Getty Images/iStockphoto

Community Health Centers Offer Care Access for 31.5M Patients

Community health centers expand care access for underserved groups, but a looming lapse in funding threatens that moving forward.

New data from the National Association of Community Health Centers (NACHC) outlines the expansive reach of community health centers, showing how the clinics extend care access to numerous traditionally underserved populations like the unhoused, low-income people, and those without health insurance.

As part of the 2023 National Health Center Week, NACHC unveiled that 31.5 million people now receive care from a community health center at 15,000 different locations. That rounds out to 1 in 11 people who visit a community health center, the organization said.

Community health centers are defined as “nonprofit, patient-governed organizations that provide high-quality, comprehensive primary health care to America's medically underserved communities, serving all patients regardless of income or insurance status.”

Typically, community health centers and federally-qualified health centers (FQHCs) deliver healthcare services to traditionally underserved and marginalized groups, like low-income people, communities of color, and those in rural areas.

This latest data confirms that.

One in five (19 percent) of the 31.5 million people getting care at a community health center are uninsured, while 61 percent have public insurance like Medicare, Medicaid, or CHIP. Another 41 percent of the patients are rural residents, and 64 percent are members of racial and/or ethnic minority groups.

Notably, a sizeable 90 percent of community health center patients are low-income, the report noted.

All said, community health centers are the primary healthcare provider for one in five uninsured people, one in three people living in poverty, and one in seven rural residents. They administer healthcare for 1.4 million people experiencing homelessness, 8.8 million children, 400,000 veterans, and 3.5 million patients over age 65.

And in delivering care to the nation’s most underserved, community health centers have also proven good for the economy, NACHC indicated with the data. These healthcare facilities are job creators for 285,000 employees and drove $85 billion in economic activity in 2022. In that same year, community health centers generated $24 billion in savings for the nation’s healthcare system.

But despite these benefits, NACHC said community health centers are in trouble. The federal funding used to fuel these health centers is set to expire on September 30, 2023, and if that deadline lapses, it’ll result in a 70 percent cut in federal funding.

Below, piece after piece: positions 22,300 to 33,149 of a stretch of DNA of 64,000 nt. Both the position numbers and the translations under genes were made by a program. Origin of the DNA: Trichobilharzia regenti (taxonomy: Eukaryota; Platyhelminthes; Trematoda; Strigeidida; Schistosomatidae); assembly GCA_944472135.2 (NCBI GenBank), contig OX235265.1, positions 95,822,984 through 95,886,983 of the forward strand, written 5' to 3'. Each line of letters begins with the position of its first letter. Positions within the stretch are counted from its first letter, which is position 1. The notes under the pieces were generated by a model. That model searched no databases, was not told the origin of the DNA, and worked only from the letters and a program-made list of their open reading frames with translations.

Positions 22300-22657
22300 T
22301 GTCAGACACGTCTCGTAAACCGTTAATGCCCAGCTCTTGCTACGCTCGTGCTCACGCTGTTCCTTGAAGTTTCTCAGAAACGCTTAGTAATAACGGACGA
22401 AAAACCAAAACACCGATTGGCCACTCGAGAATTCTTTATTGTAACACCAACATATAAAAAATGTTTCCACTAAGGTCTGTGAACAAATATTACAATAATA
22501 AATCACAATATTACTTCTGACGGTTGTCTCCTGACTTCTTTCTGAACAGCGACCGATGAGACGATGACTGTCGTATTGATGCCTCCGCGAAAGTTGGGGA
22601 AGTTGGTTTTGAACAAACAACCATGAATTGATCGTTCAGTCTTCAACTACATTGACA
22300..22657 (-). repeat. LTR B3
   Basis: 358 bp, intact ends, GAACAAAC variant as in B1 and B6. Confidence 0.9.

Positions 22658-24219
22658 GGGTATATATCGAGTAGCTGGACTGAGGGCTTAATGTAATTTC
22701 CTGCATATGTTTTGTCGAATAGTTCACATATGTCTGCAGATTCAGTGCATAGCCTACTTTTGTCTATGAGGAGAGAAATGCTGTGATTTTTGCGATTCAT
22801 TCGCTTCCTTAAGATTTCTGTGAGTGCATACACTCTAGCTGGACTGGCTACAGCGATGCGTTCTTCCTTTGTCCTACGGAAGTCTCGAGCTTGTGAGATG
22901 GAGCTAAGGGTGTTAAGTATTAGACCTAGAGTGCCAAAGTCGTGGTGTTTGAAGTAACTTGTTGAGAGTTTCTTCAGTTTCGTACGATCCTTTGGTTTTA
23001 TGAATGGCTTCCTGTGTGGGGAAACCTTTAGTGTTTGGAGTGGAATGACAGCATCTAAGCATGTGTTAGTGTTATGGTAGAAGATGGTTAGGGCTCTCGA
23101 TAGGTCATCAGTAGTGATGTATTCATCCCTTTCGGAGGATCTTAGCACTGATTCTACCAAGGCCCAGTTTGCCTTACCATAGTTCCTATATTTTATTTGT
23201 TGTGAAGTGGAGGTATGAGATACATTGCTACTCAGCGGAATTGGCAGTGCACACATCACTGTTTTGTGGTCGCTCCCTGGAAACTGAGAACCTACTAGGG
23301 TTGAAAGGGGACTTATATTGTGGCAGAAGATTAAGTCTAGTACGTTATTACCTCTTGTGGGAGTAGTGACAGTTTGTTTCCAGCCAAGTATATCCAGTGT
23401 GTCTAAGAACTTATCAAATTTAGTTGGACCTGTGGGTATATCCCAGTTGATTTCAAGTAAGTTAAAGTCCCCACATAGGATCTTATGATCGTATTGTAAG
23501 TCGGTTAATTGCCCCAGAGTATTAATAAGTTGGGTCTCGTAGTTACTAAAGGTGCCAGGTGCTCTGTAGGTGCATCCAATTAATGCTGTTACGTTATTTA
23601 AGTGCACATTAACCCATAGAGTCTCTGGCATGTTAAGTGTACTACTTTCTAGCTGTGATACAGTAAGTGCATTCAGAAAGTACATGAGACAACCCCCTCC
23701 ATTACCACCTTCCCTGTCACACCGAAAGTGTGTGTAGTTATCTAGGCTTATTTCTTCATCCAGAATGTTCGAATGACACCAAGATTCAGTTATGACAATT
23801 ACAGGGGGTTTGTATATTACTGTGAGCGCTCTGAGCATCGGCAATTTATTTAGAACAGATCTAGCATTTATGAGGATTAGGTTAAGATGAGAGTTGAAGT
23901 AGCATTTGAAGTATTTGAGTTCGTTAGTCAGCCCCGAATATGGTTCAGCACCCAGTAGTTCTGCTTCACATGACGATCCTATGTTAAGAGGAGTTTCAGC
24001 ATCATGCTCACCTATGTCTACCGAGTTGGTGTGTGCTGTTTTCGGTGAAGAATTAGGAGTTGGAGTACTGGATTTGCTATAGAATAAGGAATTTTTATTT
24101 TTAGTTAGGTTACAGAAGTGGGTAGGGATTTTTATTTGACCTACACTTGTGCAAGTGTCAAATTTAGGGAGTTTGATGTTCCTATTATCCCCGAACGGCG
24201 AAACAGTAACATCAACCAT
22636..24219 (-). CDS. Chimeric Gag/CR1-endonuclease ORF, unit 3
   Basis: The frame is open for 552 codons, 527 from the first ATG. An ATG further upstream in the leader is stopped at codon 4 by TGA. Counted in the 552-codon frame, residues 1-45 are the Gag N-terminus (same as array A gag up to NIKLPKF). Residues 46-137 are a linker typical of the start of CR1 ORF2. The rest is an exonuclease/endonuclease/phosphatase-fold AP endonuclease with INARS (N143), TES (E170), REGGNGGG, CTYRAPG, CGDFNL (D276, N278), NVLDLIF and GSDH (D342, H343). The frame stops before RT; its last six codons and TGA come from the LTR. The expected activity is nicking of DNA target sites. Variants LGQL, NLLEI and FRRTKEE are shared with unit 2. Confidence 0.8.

“Health centers already operate on thin financial margins and require sustained and reliable funding to recruit workforce and plan essential primary care services to meet the demand for care, such as behavioral health, dental, vaccinations, and routine preventive services that divert the chronically ill from costly hospital emergency room visits,” NACHC wrote in a press release about the National Health Center Week.

The organization acknowledged that there is bipartisan agreement that community health center funding needs to get passed, and stressed the urgency behind that. In July 2023, NACHC estimated that nearly 7 million patients would lose healthcare access if health centers lost those funds.

Earlier in National Health Center Week, President Joe Biden issued a proclamation that stopped just short of calling on Congress to approve that funding. The proclamation detailed the way in which community health centers support the Administration’s overall mission for addressing health equity.

“Community health centers are key to tackling health care disparities in underserved communities,” Biden wrote in the proclamation.

“These investments are a matter of human dignity and fairness,” he added. “When we fail to invest in the health outcomes of some communities, we all suffer.  But when we take the necessary actions to improve care in every zip code, we are all better for it.”

The issue of community health center funding is fraught. A March 2023 assessment from NACHC showed that the cost to deliver medical care has far outpaced the rate at which the government has allocated funding. Since 2015, federal funding for community health centers has grown 14 percent from $5 billion to $5.7 billion.

But during that same time, medical care inflation has grown by 25 percent. That shakes out to a 9.3 percent decrease in federal funding in real terms, NACHC said. To that end, the organization said community health centers need federal funding to be increased by $2.1 billion in order to achieve the same per-patient spending level as in 2015.

Next Steps

Dig Deeper on Patient data access

xtelligent Health IT and EHR